The first day of Autumn is Wednesday, Sept. 22, and the signs of Fall are already here.
For one, Pumpkin Spice, whatever that is, has returned to coffee shops across the land.
And while it was a crisp 92 degrees on Monday, temperatures have veered down this week, and that’s always a reassuring sign.
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More importantly, the leaves are starting to change from green to glorious color.
David Angotti, the founder at SmokyMountains.com, said his site has a “predictive fall map” that allows users to gaugewhen and where leaves will be at peak fall color.
“In order to accurately predict fall, our model ingests a multitude of data sources including historical precipitation, NOAA precipitation forecasts, elevation, actual temperatures, temperature forecasts, and average daylight exposure to develop a baseline fall date for each county in the continental United States,” he wrote in an email. “Next, the model consumes hundreds-of-thousands of additional data points from a variety of government and non-government sources and layers this data over our own historical data from past years. Finally, with a high degree of accuracy, the algorithm produces nearly 50,000 date outputs indicating the progression of fall for every county in a graphical presentation that is easy to digest.
The map, seen below, can be viewed by clicking here.
On the map, northwest Arkansas is already starting to see minimal color. You can change the date and you can see that central Arkansas will start seeing more color by Oct. 4.
Arkansas is blessed with 19 million acres of forest, or about 56 percent of the state, according to the Arkansas Farm Bureau.
That survey said Arkansas has roughly 11.8 billion trees, and of those, 42 percent are oak or hickory, and the leaves of deciduous trees are where the color comes in. Hickory goes yellow, while oak can be a bright red, with some some copper or yellow.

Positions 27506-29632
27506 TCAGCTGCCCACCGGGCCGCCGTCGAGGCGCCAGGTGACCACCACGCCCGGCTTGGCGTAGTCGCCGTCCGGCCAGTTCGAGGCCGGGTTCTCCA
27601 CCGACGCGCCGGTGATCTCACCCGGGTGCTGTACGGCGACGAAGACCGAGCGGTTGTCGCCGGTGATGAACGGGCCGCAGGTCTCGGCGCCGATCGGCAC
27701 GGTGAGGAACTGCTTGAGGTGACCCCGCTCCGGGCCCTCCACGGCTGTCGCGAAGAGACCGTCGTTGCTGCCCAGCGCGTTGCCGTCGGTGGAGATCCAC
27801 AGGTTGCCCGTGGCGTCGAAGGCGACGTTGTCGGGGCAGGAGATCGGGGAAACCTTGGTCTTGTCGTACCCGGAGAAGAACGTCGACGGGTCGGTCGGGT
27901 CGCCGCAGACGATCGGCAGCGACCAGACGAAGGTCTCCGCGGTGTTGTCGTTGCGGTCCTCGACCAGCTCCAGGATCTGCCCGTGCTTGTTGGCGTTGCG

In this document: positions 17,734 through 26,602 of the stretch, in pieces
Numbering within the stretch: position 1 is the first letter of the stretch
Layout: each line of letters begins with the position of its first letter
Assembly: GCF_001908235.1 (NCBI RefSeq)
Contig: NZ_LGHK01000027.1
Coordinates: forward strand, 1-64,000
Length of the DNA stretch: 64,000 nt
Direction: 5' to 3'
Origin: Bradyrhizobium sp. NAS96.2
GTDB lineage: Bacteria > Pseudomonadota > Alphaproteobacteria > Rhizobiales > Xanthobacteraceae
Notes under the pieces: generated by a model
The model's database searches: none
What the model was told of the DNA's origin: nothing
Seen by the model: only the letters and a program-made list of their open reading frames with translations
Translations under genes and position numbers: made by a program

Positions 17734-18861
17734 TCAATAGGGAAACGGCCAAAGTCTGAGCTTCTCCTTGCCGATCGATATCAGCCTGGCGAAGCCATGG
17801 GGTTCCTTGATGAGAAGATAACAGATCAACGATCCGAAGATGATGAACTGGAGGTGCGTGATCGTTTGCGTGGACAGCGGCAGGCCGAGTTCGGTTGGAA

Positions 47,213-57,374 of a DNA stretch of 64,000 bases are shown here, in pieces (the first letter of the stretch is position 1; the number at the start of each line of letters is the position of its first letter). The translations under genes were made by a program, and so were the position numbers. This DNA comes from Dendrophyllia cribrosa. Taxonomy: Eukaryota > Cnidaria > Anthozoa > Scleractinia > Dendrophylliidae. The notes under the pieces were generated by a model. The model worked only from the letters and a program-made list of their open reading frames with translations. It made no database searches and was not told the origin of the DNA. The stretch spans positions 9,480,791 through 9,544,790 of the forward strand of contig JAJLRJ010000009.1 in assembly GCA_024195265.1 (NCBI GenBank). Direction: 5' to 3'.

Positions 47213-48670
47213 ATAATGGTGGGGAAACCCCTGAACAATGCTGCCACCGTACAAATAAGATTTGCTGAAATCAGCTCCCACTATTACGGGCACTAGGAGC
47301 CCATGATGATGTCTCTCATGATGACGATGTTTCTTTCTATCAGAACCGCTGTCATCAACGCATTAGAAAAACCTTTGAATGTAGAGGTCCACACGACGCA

What Arkansas doesn’t have are many maple trees and the brilliant bright red leaves they produce.
Angotti notes that his map is a prediction, and, like the weather, it doesn’t always work out exactly.
“Similar to any meteorological forecast, leaf predictions will never be 100 percent accurate,” he said. “However, after publishing our predictive fall foliage map for nearly a decade, we are quite confident in our data sources, process, and algorithm. Our experience combined with a scheduled mid-season update has us especially confident about this year’s predictions. Our goal is that this data-based, interactive tool will increase the number of people that are able to enjoy peak fall in 2021.
It is also national, so if one were to travel to, say, Niagara Falls this week, you could use the map to “easily determine the best time to view foliage anywhere” in western New York or, for that matter, in the country.
He also noted that using the map is fun and “it's kind of addictive,” which the fact checkers here rate as very true.
To help improve the map and its predictions, Angotti said, a mid-season update would be released later this month.
"Due to the complexity of applying a humongous, multi-faceted dataset, we have historically published our map annually without mid-season updates,” he said. “However, for the first time ever, we plan to release a mid-season update in late September. By applying the mid-season update, we believe the accuracy and usefulness of the tool will be increased.”
The site also produced what it called the “Ultimate Leaf Peeping Guide” and where the best place is in all 50 states to see fall foliage.
The list can be viewed by clicking the top places to view fall foliage and includes three places in Arkansas:
Devil’s Den State Park, near Winslow
Mount Magazine State Park, south of Paris
Talimena National Scenic Byway, near Mena
All three locations are easy enough drives from central Arkansas. Closer to home, and while they didn’t make the cut, personal experience says Pinnacle Mountain State Park in west Little Rock can be glorious.
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